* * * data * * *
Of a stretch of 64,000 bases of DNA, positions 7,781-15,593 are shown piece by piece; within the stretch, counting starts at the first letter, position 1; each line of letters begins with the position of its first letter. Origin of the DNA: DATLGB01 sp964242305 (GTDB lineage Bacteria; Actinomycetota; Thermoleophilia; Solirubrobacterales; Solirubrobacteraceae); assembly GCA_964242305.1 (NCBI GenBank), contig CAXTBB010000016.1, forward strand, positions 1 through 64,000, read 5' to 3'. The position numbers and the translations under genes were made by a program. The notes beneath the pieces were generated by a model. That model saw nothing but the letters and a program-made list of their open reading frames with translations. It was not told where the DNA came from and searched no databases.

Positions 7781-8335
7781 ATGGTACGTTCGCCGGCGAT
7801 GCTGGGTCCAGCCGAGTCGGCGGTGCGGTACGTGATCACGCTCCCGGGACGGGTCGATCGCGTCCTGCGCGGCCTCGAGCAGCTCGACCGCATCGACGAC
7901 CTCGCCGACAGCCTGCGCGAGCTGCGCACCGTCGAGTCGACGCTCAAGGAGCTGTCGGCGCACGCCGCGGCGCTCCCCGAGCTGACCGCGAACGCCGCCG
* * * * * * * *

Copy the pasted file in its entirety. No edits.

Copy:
Of a stretch of 64,000 bases of DNA, positions 7,781-15,593 are shown piece by piece; within the stretch, counting starts at the first letter, position 1; each line of letters begins with the position of its first letter. Origin of the DNA: DATLGB01 sp964242305 (GTDB lineage Bacteria; Actinomycetota; Thermoleophilia; Solirubrobacterales; Solirubrobacteraceae); assembly GCA_964242305.1 (NCBI GenBank), contig CAXTBB010000016.1, forward strand, positions 1 through 64,000, read 5' to 3'. The position numbers and the translations under genes were made by a program. The notes beneath the pieces were generated by a model. That model saw nothing but the letters and a program-made list of their open reading frames with translations. It was not told where the DNA came from and searched no databases.

Positions 7781-8335
7781 ATGGTACGTTCGCCGGCGAT
7801 GCTGGGTCCAGCCGAGTCGGCGGTGCGGTACGTGATCACGCTCCCGGGACGGGTCGATCGCGTCCTGCGCGGCCTCGAGCAGCTCGACCGCATCGACGAC
7901 CTCGCCGACAGCCTGCGCGAGCTGCGCACCGTCGAGTCGACGCTCAAGGAGCTGTCGGCGCACGCCGCGGCGCTCCCCGAGCTGACCGCGAACGCCGCCG